네이처 컨텐츠


The next steps on Zika p.5

With birth defects blamed on the virus now deemed a matter of international concern, researchers must work fast to assess the extent of the threat.

doi: 10.1038/530005a


Green growth p.6

US policymakers must set aside their divisions and give climate research a much-needed boost.

doi: 10.1038/530006a


Better together p.6

The European Union has its issues, but a Brexit could spell problems for science.

doi: 10.1038/530006b



News Features

News & Views

Photocatalysts in close-up p.36

The water-splitting reaction is a promising route to renewable energy. Catalytic hotspots, and the best sites for co-catalyst placement, have now been pinpointed in a water-splitting catalyst, guiding future catalyst design. See Letter p.77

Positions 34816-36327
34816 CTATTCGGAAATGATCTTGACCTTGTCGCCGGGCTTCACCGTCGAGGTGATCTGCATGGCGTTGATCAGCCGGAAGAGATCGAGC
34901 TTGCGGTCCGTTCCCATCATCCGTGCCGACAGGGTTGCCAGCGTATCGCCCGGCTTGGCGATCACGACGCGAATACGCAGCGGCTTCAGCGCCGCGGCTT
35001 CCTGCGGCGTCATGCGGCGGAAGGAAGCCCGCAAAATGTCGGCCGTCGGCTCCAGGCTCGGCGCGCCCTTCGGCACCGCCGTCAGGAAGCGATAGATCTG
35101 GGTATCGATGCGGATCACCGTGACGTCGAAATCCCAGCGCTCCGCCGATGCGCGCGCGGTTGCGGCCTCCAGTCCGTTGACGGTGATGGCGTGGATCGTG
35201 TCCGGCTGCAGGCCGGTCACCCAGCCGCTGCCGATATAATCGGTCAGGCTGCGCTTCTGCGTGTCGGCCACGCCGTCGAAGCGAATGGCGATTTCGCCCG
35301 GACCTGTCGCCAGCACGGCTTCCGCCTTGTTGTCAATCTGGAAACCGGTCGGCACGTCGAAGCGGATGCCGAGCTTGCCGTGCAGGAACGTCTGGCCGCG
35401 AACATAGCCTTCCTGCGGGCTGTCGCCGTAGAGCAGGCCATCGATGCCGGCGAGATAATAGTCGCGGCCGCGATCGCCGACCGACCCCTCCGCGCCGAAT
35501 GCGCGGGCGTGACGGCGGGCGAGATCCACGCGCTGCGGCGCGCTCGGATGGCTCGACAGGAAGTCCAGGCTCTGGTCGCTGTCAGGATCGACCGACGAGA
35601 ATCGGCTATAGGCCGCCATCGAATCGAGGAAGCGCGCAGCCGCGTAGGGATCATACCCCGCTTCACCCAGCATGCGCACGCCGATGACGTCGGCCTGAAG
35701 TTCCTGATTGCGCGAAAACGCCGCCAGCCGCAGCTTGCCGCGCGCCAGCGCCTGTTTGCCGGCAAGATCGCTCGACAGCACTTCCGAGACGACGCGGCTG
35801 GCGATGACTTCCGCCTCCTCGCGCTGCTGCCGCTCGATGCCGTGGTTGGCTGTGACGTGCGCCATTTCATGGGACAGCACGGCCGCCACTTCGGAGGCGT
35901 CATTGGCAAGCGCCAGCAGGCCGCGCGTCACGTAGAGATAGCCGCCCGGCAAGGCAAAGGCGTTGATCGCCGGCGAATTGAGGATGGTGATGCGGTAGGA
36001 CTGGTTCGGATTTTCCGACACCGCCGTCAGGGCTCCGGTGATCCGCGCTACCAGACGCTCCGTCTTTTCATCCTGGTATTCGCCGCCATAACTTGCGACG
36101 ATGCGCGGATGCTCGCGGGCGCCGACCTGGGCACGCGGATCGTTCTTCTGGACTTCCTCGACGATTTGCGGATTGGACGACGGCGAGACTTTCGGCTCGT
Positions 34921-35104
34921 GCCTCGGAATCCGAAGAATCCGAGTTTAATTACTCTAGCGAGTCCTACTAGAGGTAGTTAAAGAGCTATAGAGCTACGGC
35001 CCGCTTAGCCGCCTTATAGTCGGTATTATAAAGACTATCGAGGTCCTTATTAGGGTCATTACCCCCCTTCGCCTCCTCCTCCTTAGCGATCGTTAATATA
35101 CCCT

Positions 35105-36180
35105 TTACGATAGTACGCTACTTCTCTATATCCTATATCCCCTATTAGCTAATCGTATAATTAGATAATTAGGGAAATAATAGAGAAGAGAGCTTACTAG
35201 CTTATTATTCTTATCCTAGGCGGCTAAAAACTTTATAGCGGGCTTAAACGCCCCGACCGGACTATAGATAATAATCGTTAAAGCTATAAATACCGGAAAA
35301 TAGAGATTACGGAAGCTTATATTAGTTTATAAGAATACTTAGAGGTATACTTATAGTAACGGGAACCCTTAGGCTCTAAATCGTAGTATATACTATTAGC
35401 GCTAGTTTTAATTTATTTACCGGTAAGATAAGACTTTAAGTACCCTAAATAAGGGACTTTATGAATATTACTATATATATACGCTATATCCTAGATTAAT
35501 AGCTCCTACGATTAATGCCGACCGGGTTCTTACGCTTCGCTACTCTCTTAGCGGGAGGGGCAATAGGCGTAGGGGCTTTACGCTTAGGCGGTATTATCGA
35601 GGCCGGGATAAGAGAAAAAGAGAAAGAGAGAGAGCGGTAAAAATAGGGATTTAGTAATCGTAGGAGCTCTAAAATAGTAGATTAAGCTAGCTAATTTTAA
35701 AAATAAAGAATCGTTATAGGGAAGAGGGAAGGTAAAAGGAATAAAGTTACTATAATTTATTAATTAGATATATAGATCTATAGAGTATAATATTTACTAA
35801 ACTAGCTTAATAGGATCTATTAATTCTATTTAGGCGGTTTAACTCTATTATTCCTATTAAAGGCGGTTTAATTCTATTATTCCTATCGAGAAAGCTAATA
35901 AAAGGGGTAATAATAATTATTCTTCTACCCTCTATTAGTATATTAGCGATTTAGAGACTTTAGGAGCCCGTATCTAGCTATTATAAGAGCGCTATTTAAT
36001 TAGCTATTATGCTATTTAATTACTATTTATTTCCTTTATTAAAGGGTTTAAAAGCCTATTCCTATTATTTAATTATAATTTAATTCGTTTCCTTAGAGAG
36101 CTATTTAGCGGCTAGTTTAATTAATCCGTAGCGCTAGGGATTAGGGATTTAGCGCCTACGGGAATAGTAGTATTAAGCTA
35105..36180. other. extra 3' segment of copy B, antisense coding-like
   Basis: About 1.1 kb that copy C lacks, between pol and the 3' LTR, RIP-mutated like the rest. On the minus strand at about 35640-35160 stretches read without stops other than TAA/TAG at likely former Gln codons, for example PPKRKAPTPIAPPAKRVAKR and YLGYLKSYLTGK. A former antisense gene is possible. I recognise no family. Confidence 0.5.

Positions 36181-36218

Johan Hofkens & Maarten B. J. Roeffaers

doi: 10.1038/530036a


A stretch in time p.37

Plots of survival against time for nematode worms in different conditions can be superimposed by rescaling the time axis. This observation has far-reaching implications for our understanding of the nature of ageing. See Letter p.103

Zachary Pincus

doi: 10.1038/nature16873


Disorder in the court p.38

The native structure of the protein α-synuclein, which is implicated in Parkinson's disease, is controversial. In-cell nuclear magnetic resonance now shows that it remains disordered when loaded into living cells. See Article p.45

T. Reid Alderson & Ad Bax

doi: 10.1038/nature16871


Ultrashort light pulses shake atoms p.41

The response of electrons in atoms to ultrashort optical light pulses has been probed by measuring the ultraviolet light emitted by the atoms. This reveals that a finite time delay occurs before the response. See Letter p.66

Kyung Taec Kim

doi: 10.1038/530041a